At The Wall Street Journal, Gerald Seib notes encouraging data for Romney:
Fueled by Tea Party supporters, conservatives and high-interest GOP primary voters, former Godfather’s Pizza CEO Herman Cain now leads the race for the Republican presidential nomination, according to the latest NBC News/Wall Street Journal poll.
And in yet another sign of how volatile the Republican race has been with less than three months until the first nominating contests, the onetime frontrunner, Texas Gov. Rick Perry, has plummeted to third place, dropping more than 20 percentage points since late August.
“Cain is the leader ... That’s the story,” said Democratic pollster Peter D. Hart, who conducted this survey with Republican pollster Bill McInturff.
But McInturff cautions that Cain’s ascent — and Perry’s decline — is probably not the last shakeup in a GOP race that has seen a series of sudden rises and abrupt falls (first Donald Trump, then Minnesota Rep. Michele Bachmann and now Perry) in the field.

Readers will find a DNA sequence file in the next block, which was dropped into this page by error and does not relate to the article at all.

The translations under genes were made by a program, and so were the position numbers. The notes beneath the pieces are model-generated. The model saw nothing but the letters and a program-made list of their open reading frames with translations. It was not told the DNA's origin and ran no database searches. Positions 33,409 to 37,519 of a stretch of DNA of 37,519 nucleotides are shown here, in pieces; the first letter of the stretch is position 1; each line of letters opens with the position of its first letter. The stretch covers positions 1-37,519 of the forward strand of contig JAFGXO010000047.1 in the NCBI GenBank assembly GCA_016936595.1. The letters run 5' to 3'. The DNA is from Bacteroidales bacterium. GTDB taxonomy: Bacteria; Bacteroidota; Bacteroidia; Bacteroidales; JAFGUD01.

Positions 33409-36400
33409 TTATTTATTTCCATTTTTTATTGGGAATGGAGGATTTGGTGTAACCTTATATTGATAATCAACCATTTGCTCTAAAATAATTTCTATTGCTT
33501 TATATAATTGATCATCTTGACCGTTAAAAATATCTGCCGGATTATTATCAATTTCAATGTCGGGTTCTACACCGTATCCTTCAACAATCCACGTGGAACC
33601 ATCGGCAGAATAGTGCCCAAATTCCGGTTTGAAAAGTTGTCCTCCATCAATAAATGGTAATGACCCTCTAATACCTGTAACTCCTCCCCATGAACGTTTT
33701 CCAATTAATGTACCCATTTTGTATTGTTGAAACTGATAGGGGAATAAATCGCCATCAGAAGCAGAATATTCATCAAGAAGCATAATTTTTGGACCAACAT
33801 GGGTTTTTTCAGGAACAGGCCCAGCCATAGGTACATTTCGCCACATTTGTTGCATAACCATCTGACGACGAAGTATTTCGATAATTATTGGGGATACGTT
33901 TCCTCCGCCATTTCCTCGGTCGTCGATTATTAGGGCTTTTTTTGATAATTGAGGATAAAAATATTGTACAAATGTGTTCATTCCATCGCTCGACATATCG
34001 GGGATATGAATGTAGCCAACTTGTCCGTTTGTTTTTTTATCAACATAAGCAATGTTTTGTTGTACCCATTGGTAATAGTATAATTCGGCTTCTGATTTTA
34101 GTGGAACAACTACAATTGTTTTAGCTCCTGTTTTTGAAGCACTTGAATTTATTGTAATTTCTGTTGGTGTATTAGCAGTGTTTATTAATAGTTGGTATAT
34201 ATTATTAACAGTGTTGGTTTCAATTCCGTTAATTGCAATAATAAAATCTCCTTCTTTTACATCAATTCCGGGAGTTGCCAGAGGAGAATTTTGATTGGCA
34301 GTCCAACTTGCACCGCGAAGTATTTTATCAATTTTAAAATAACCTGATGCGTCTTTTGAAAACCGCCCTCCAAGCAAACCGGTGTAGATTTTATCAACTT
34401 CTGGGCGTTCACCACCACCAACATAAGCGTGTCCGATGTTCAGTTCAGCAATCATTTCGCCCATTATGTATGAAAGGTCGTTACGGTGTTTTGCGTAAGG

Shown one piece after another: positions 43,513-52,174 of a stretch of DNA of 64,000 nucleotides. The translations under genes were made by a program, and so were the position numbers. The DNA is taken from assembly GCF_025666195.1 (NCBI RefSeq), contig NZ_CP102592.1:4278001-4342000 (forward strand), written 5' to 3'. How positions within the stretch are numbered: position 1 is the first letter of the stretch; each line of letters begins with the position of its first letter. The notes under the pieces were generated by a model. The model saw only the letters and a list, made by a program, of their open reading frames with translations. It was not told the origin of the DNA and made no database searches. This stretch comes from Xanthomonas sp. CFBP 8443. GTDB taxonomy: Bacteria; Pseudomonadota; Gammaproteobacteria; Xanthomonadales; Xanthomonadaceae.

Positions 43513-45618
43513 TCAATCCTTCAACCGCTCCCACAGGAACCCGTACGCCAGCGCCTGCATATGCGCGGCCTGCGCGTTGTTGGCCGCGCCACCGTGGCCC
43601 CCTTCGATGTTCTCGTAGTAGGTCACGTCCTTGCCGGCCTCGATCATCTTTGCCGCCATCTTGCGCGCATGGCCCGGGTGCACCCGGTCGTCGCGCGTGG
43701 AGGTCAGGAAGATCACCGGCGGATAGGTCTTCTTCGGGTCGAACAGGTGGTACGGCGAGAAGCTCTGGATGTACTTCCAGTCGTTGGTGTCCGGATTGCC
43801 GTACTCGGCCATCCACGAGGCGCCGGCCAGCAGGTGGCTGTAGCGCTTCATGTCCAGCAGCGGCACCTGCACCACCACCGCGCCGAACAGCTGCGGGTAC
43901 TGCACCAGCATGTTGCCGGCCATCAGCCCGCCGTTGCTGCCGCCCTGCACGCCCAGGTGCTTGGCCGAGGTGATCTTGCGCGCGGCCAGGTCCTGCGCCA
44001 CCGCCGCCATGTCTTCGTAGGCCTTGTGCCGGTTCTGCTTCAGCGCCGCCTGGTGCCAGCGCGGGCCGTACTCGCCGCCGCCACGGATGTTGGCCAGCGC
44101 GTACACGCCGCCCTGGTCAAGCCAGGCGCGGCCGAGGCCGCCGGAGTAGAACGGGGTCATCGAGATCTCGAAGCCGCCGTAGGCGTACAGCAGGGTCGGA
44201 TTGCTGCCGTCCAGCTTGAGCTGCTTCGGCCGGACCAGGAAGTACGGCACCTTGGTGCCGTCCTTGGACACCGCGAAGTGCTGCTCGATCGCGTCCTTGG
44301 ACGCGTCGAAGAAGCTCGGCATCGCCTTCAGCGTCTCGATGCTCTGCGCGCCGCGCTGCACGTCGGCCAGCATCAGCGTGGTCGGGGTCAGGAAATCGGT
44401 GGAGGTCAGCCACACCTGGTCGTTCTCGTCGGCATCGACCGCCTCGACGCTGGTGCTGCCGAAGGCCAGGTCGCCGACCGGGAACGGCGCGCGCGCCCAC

“There is still a long, long, long time to go,” McInturff said.
Cain checks in as the first choice of 27 percent of Republican voters in the poll, followed by former Massachusetts Gov. Mitt Romney at 23 percent and Perry at 16 percent. After those three, it’s Texas Rep. Ron Paul at 11 percent, former House Speaker Newt Gingrich at 8 percent, Bachmann at 5 percent and former Utah Gov. Jon Huntsman at 3 percent.
It's true that 40% of Republicans say that, were Mr. Romney to win the nomination, they would have some reservations about voting for him in the general election, and that's not a good number for Camp Romney. But it's also true that he's the second choice of more Republicans than any other candidate—a sign that he's at least acceptable in quarters that aren't excited about him—while 60% of very conservative voters still say they have overall positive feelings about Mr. Romney.
But perhaps the most revealing picture emerges when Mr. Romney is stacked up in a hypothetical one-on-one match-up against Texas Gov. Perry. ...
Set against Mr. Perry now, Mr. Romney prevails easily, 54% to 39%. Mr. Romney actually does better among tea-party backers in that match-up, and loses only slightly among "very conservative" voters.
Democratic pollster Peter Hart, who co-directs the Journal/NBC News poll with Republican Bill McInturff, says Mr. Romney is the kind of candidate who inspires "respect, not passion." Such candidates sometimes fail (Michael Dukakis, Robert Dole), but sometimes succeed (George H.W. Bush). Their fate may be more a function of their times than anything else.
But if the question is whether Republicans can learn to live with Mitt Romney, the numbers suggest many already have.